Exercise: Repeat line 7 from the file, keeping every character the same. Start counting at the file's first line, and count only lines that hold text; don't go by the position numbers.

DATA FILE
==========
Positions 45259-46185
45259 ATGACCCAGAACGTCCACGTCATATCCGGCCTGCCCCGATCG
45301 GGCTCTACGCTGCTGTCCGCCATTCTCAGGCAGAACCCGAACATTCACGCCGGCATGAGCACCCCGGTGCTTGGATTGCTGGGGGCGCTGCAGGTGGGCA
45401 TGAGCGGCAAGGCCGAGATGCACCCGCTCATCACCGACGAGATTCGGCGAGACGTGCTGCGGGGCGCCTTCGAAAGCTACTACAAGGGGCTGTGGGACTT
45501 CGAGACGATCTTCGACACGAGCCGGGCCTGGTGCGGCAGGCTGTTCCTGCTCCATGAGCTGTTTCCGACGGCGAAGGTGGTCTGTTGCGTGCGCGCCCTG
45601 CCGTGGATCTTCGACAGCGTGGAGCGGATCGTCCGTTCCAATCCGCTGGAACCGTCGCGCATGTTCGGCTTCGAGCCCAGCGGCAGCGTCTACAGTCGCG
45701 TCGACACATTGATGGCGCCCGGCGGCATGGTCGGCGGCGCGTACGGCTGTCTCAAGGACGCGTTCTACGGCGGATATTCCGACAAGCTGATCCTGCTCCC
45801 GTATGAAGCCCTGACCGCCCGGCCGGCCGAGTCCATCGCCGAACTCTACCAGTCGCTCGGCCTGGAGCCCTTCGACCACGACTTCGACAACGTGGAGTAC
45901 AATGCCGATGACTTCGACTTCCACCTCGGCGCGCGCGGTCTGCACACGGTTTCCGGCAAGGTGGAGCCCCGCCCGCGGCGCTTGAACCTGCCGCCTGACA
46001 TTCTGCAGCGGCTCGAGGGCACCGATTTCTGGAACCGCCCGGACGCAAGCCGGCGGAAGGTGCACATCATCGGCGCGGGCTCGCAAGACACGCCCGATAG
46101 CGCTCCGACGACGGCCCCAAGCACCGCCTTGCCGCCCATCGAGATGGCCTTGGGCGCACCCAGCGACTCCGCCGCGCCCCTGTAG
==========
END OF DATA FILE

45701 TCGACACATTGATGGCGCCCGGCGGCATGGTCGGCGGCGCGTACGGCTGTCTCAAGGACGCGTTCTACGGCGGATATTCCGACAAGCTGATCCTGCTCCC